The deputy head of the KGB residency in London, Oleg Gordievsky, was a double agent who had been working for MI6 for a decade. He reported that the Russians were truly spooked. In Brussels, a top-level West German NATO employee, Rainer Rupp, himself an agent of East German intelligence, used a burst transmitter and a public payphone to reassure his handlers in East Berlin that NATO was not planning a preemptive nuclear attack.

As the exercise continued, NATO commanders initiated a simulated launch of nuclear weapons. Then, nothing. The exercise ended. Warsaw Pact forces stood down. And intelligence services on all sides kept quiet about what had happened.

“Everybody has reason to be a little bit embarrassed about the incident,” says Downing. “The Soviets were very embarrassed when we were interviewing them because they completely misinterpreted what was going on in the West. The West was embarrassed because they completely missed one of the most dangerous moments of the Cold War. And NATO was embarrassed about it because they almost accidentally ignited World War III. Nobody really had much to sell in talking to us.”

The National Security Archive’s success in obtaining documents from American, Warsaw Pact, and some Soviet sources has not been matched in the UK. “Britain has, as it so often does, slammed the door on the release of archives,” Downing says. “No documents will be released on the subject. They are all under a minimum of 50 years classification because they relate to security.” Similarly, the KGB/FSB and military archives in Moscow are off limits to researchers and not likely to be accessible anytime soon.

Downing believes it is entirely possible that Able Archer played a significant role in the end phase of the Cold War. When Reagan learned of the Soviet reaction, he was horrified. He began to soften his rhetoric almost immediately, beginning with his “Ivan and Anya” speech of January 1984. The timing was propitious. Reagan was already thinking about the 1984 reelection campaign. He had by that time established his anti-communist credentials. Now he could reach out with a new message, first with little success to Konstantin Chernenko, then to Mikhail Gorbachev, who matched his determination for change with ideas of his own, with spectacular results.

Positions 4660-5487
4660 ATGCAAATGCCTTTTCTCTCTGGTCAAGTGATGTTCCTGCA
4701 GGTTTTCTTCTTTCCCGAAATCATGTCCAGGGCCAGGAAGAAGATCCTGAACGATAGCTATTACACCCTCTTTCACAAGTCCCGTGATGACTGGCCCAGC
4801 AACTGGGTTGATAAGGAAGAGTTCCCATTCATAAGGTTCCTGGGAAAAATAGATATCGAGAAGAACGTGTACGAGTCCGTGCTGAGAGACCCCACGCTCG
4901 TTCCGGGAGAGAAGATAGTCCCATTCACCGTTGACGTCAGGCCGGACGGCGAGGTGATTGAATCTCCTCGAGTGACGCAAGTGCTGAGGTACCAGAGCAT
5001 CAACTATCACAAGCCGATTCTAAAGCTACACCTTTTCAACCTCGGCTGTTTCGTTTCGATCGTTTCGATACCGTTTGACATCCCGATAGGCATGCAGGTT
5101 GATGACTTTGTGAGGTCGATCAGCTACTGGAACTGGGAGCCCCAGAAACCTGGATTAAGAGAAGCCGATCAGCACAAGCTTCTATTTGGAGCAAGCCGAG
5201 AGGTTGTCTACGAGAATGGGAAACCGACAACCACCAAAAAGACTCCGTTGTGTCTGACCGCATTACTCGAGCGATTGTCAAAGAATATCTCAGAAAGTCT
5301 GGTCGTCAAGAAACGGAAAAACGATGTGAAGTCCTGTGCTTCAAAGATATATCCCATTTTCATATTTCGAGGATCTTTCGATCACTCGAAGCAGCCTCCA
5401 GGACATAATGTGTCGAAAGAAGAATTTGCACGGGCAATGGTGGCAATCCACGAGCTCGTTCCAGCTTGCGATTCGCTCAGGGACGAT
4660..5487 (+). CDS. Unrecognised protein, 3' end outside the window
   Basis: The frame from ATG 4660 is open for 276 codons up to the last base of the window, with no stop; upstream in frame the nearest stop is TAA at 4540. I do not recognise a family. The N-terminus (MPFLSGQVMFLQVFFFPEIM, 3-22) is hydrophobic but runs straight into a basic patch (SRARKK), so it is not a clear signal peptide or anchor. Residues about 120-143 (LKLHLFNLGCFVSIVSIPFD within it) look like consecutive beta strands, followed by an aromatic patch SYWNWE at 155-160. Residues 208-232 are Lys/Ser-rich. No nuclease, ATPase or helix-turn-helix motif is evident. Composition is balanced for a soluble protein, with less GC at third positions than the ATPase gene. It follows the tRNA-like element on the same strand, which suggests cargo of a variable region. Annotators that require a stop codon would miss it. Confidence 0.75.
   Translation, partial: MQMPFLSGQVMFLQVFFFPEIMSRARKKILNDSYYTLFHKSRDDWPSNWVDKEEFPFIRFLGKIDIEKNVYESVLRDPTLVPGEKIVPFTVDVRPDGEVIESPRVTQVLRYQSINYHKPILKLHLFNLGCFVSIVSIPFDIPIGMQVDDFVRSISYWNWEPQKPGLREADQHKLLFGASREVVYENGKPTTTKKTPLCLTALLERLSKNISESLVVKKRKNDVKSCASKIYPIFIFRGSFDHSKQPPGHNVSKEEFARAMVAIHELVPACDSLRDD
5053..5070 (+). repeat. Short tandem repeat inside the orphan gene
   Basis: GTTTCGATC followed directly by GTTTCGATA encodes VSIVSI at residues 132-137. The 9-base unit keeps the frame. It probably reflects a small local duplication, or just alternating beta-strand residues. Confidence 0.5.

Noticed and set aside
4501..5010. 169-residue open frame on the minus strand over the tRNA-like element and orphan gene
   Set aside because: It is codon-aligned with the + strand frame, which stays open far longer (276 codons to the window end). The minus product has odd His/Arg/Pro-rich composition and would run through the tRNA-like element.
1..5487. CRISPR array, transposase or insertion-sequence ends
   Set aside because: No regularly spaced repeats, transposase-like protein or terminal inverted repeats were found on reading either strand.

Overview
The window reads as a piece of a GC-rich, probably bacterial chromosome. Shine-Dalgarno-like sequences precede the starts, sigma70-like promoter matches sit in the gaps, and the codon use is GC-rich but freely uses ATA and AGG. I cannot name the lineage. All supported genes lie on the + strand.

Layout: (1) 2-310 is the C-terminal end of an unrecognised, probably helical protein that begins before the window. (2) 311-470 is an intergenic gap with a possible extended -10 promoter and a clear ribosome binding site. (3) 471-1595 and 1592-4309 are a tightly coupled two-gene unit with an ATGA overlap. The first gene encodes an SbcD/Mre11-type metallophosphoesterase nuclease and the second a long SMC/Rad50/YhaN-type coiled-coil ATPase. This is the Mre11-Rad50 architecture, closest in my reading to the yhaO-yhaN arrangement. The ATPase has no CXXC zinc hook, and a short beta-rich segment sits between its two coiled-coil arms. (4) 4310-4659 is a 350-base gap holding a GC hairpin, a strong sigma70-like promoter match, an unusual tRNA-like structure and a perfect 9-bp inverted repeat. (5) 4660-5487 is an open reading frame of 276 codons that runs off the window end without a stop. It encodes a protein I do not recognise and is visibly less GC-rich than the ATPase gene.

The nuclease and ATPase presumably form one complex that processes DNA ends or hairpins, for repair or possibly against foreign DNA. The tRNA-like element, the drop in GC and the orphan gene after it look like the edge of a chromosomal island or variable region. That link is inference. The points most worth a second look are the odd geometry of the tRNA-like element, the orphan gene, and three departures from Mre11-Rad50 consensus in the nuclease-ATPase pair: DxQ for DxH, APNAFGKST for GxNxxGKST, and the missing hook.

Downing hopes to renew public focus on the dangers of nuclear confrontation and nuclear war. “This book is a reminder that you don’t press the nuclear button, even if it’s just a tactical exchange, without being very, very aware of how the situation escalates quickly from that point,” he says. “North Korea absolutely highlights that in a classic sense. No matter how sophisticated the protocols for launching nuclear weapons are, it’s down to individuals to react, usually under the time pressure of a political or global crisis.”

Downing is not the only one to have seen the need for a steady hand on the nuclear button. In January 2017, Senator Ed Markey and Congressman Ted Lieu introduced a bill that would prevent the president from firing a nuclear weapon without a declaration of war from Congress.

The World at the Brink will not be the last book on this topic. It cannot prove what Soviet leaders in Moscow said and did over those four days in November. But it does deliver the most complete story to date, and it points the way toward further investigation.

The lessons of 1983 are clear. Arrogance in foreign policy increases the danger of miscalculation. Dialogue with our adversaries, whether in Pyongyang or Tehran or Moscow, is essential. Given the renewed nuclear saber rattling on the world stage, we would be wise to remember a time when a toxic cocktail of threats, fear, and misunderstanding nearly led us down the path to Armageddon.